Property Owners Who Rent — a subgroup of the Chautauqua Property Owners Association — held its final meeting of the season Wednesday afternoon to discuss Architectural and Land Use Regulations.
The meeting — held in the Presbyterian House Chapel — was led by Vice President of Campus Planning and Operations John Shedd, who currently doubles as the Architectural and Land Use regulation administrator.
“(ALU) regulations are about trying to protect your property value and the community, as well as protecting the National Historic Landmark (designation),” Shedd said. “With that comes responsibility on the part of the property owners and on the part of the Institution. You — the property owners — are stewards of your property.”
All construction to buildings on the grounds must be reviewed and certified by the Operations Office, however, if projects require a variance from allowable limitations they must go before the Architectural Review Board — a board of trustees committee. Roof, mechanical and structural work is reviewed by the Town of Chautauqua code enforcement officer.
To have a project approved, a certificate application must be completed and returned to the Operations Office with appropriate documents. Then, the project can either be reviewed by an administrator or, if it falls outside of ALU regulations and requires a variance, it is sent to the ARB, which meets five times a year and holds meetings open to the public.
The 2013 revised regulations outline a number of zoning guidelines, which vary between the five districts designated by the ALU booklet. Such guidelines include: the ratio of impermeable to permeable surfaces on a given property; maximum building heights; square footage ratios; acceptable building materials and tree removal practices. Specifics are outlined in the booklet, which is available online or in print at the Operations Office in the Colonnade.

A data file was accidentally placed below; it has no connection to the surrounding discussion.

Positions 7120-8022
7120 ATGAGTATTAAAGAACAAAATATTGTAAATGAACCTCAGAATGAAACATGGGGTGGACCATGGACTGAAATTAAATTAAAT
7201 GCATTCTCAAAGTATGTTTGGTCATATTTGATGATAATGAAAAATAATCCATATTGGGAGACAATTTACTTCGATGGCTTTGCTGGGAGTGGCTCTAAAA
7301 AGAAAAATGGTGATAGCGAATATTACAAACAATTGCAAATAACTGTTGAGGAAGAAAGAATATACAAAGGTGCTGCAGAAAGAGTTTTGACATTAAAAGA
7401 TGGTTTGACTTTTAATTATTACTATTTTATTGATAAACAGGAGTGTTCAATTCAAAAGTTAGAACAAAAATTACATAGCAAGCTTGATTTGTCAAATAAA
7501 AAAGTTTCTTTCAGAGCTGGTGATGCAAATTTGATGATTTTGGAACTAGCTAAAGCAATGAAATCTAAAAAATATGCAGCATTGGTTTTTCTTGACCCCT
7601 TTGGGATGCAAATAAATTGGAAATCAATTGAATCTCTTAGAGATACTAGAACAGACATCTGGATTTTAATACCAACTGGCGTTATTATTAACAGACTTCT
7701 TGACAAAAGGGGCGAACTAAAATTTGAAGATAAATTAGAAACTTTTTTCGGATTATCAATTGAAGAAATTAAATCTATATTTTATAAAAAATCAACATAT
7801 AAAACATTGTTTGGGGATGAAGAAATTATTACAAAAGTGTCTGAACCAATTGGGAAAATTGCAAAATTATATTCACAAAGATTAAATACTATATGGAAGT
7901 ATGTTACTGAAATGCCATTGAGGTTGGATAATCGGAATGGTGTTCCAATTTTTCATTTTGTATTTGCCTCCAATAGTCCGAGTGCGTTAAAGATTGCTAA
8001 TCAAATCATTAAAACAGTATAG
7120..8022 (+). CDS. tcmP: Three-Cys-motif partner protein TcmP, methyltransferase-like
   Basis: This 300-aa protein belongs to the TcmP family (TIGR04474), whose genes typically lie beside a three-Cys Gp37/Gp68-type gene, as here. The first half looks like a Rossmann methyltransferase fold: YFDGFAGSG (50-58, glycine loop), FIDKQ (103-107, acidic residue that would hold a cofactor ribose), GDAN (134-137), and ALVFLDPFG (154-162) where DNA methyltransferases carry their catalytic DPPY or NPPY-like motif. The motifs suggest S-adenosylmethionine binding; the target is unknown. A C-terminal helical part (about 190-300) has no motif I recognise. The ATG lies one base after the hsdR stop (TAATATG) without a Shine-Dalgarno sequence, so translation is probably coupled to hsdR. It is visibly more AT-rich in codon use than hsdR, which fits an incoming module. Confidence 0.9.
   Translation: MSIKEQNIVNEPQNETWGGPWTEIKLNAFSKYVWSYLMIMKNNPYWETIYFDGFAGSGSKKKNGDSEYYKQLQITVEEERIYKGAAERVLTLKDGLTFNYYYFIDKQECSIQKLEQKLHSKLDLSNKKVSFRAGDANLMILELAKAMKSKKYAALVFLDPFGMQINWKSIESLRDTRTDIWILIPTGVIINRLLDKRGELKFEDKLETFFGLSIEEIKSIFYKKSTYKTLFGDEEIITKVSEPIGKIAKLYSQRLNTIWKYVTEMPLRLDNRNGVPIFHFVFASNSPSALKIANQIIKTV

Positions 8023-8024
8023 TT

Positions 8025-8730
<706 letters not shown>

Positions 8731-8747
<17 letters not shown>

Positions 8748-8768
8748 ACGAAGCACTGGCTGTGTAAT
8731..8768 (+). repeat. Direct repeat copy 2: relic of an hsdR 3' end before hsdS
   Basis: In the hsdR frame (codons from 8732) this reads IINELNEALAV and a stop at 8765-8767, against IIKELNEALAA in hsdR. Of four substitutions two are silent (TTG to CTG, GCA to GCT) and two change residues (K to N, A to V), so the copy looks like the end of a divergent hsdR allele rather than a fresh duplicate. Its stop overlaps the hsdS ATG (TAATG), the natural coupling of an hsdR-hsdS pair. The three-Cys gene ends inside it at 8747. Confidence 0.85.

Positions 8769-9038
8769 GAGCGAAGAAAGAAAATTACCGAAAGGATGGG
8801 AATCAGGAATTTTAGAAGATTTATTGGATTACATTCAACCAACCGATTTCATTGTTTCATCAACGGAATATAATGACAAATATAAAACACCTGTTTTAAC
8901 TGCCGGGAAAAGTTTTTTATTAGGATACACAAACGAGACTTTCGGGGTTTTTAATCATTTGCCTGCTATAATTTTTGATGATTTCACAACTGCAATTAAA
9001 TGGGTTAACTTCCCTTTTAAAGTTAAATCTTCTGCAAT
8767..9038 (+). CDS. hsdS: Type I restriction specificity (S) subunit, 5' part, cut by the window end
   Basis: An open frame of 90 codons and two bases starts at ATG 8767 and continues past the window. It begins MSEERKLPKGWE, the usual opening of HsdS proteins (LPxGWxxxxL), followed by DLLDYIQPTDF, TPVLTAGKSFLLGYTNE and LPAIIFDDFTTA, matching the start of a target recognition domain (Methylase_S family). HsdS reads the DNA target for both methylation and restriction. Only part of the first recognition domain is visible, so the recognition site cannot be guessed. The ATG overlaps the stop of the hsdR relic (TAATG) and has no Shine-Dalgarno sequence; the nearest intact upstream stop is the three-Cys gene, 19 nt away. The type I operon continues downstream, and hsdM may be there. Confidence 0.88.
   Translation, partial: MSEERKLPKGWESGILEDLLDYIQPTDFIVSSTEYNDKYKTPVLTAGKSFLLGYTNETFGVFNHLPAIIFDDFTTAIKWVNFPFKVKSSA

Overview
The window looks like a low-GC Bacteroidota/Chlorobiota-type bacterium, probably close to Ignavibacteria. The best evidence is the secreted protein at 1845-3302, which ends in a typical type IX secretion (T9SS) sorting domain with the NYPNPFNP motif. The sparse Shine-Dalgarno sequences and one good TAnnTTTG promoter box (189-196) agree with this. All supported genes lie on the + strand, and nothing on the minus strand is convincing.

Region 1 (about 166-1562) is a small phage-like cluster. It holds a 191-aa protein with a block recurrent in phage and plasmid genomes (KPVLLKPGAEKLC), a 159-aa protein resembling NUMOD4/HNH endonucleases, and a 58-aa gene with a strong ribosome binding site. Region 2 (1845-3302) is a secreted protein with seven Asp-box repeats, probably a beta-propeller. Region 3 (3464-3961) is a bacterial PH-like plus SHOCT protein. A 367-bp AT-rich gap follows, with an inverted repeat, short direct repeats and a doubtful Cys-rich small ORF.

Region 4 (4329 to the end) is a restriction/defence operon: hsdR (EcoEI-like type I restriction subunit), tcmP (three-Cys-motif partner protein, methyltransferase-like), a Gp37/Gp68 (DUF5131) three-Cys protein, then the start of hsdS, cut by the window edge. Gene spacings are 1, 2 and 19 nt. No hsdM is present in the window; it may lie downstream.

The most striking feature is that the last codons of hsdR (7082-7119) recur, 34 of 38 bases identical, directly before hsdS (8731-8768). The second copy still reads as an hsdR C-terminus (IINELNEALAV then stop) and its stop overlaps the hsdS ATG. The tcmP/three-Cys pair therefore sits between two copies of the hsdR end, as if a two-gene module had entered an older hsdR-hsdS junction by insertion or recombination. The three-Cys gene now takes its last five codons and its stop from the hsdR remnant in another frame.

Currently, Shedd’s office is working to update the 2013 regulations, he said. The updated version will not be an extensive overhaul of the existing regulations, but rather an edit; a timeline for when the regulations would be updated and available to the public is to be determined.
Shedd said the Institution is trying to incentivize historical preservation of homes by making ALU and ARB bureaucracy “easier and quicker.”
“We understand the need for modern convenience, we understand the need for low maintenance projects at your house,” he said. “We encourage you as the property owners to do as much as you can to maintain your historic property. … That also improves your property value, so if you are maintaining it within the guidelines of historic preservation, that is probably to your advantage.”
Additionally, POWR Chair Richard Parlato announced the themes for next season’s POWR meetings: the CPOA’s new communication platform; security, rules and regulations; and the 150 Forward strategic plan and how it may affect property owners who rent.